Adam Freedman: The comma and the 2nd Amendment





[Adam Freedman, the author of “The Party of the First Part: The Curious World of Legalese,” writes the Legal Lingo column for New York Law Journal Magazine.]

LAST month, the Supreme Court agreed to consider District of Columbia v. Heller, which struck down Washington’s strict gun ordinance as a violation of the Second Amendment’s “right to keep and bear arms.”

This will be the first time in nearly 70 years that the court has considered the Second Amendment. The outcome of the case is difficult to handicap, mainly because so little is known about the justices’ views on the lethal device at the center of the controversy: the comma. That’s right, the “small crooked point,” as Richard Mulcaster described this punctuation upstart in 1582. The official version of the Second Amendment has three of the little blighters:

"A well regulated Militia, being necessary to the security of a free State, the right of the people to keep and bear Arms, shall not be infringed."

The decision invalidating the district’s gun ban, written by Judge Laurence H. Silberman of the United States Court of Appeals for the District of Columbia Circuit, cites the second comma (the one after “state”) as proof that the Second Amendment does not merely protect the “collective” right of states to maintain their militias, but endows each citizen with an “individual” right to carry a gun, regardless of membership in the local militia....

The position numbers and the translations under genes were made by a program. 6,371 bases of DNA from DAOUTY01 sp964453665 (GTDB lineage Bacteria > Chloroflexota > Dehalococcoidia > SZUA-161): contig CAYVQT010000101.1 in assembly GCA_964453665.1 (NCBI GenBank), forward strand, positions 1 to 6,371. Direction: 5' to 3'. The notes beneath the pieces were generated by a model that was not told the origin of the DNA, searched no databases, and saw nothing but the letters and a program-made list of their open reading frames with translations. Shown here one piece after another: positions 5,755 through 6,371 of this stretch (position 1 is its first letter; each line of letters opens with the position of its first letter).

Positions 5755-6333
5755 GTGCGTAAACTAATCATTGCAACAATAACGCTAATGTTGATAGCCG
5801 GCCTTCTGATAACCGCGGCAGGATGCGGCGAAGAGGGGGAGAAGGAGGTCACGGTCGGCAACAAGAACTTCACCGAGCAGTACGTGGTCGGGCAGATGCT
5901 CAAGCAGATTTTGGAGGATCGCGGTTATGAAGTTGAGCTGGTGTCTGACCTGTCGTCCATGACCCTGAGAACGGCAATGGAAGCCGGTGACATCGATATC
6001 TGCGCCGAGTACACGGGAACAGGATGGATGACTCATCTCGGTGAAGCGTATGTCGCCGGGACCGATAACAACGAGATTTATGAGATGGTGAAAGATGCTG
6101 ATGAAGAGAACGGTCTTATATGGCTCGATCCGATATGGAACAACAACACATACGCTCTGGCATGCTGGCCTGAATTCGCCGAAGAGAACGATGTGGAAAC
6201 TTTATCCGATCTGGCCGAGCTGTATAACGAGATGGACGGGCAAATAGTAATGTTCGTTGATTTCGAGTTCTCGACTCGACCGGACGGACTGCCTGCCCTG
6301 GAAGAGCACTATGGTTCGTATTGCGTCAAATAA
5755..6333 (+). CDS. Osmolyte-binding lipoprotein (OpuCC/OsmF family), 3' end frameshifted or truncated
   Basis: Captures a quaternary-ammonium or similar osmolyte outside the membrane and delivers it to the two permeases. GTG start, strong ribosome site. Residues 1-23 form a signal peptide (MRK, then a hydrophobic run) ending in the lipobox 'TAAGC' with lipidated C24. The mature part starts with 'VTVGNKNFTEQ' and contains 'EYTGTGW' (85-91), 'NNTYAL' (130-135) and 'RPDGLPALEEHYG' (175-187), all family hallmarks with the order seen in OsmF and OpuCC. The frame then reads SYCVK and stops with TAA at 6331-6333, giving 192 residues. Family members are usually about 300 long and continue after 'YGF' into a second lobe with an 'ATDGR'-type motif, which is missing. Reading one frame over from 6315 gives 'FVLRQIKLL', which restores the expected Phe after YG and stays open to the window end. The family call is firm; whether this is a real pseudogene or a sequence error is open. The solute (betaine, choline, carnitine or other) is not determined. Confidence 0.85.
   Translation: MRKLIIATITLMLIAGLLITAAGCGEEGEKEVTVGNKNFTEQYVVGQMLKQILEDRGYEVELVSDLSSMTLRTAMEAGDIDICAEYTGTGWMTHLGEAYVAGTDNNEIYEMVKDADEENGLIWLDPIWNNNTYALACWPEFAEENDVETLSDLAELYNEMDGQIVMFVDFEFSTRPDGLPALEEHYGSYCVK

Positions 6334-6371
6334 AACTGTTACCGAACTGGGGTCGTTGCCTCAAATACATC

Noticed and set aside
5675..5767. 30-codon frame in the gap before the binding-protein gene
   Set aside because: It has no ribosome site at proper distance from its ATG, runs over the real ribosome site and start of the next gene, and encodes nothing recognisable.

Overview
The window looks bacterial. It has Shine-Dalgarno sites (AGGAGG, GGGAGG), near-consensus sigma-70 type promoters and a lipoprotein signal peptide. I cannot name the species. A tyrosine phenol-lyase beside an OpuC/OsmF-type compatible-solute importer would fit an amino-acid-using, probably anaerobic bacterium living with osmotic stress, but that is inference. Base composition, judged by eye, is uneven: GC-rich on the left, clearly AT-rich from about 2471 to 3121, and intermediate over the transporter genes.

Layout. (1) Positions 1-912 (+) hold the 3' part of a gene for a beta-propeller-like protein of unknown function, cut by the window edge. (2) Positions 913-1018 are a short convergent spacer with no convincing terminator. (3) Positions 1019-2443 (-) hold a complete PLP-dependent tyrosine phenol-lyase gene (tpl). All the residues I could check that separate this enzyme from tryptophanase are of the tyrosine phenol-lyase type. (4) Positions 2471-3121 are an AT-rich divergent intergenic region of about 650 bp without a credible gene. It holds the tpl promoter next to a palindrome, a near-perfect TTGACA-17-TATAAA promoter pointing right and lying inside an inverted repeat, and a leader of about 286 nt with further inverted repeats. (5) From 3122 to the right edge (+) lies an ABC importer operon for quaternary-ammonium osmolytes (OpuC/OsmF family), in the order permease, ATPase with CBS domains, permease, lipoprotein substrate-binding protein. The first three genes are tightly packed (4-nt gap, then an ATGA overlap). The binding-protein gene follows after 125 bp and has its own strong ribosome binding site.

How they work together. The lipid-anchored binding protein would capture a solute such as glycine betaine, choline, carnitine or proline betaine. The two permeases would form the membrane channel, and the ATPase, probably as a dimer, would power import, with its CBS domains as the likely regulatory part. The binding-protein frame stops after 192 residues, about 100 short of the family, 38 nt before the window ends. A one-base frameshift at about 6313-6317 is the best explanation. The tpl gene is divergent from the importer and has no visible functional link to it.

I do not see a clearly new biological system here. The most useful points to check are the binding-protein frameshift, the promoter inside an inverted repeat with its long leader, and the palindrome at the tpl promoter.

The founders — most of whom were classically educated — would have recognized this rhetorical device as the “ablative absolute” of Latin prose. To take an example from Horace likely to have been familiar to them: “Caesar, being in command of the earth, I fear neither civil war nor death by violence” (ego nec tumultum nec mori per vim metuam, tenente Caesare terras). The main clause flows logically from the absolute clause: “Because Caesar commands the earth, I fear neither civil war nor death by violence.”

Likewise, when the justices finish diagramming the Second Amendment, they should end up with something that expresses a causal link, like: “Because a well regulated militia is necessary to the security of a free state, the right of the people to keep and bear Arms shall not be infringed.” In other words, the amendment is really about protecting militias, notwithstanding the originalist arguments to the contrary....




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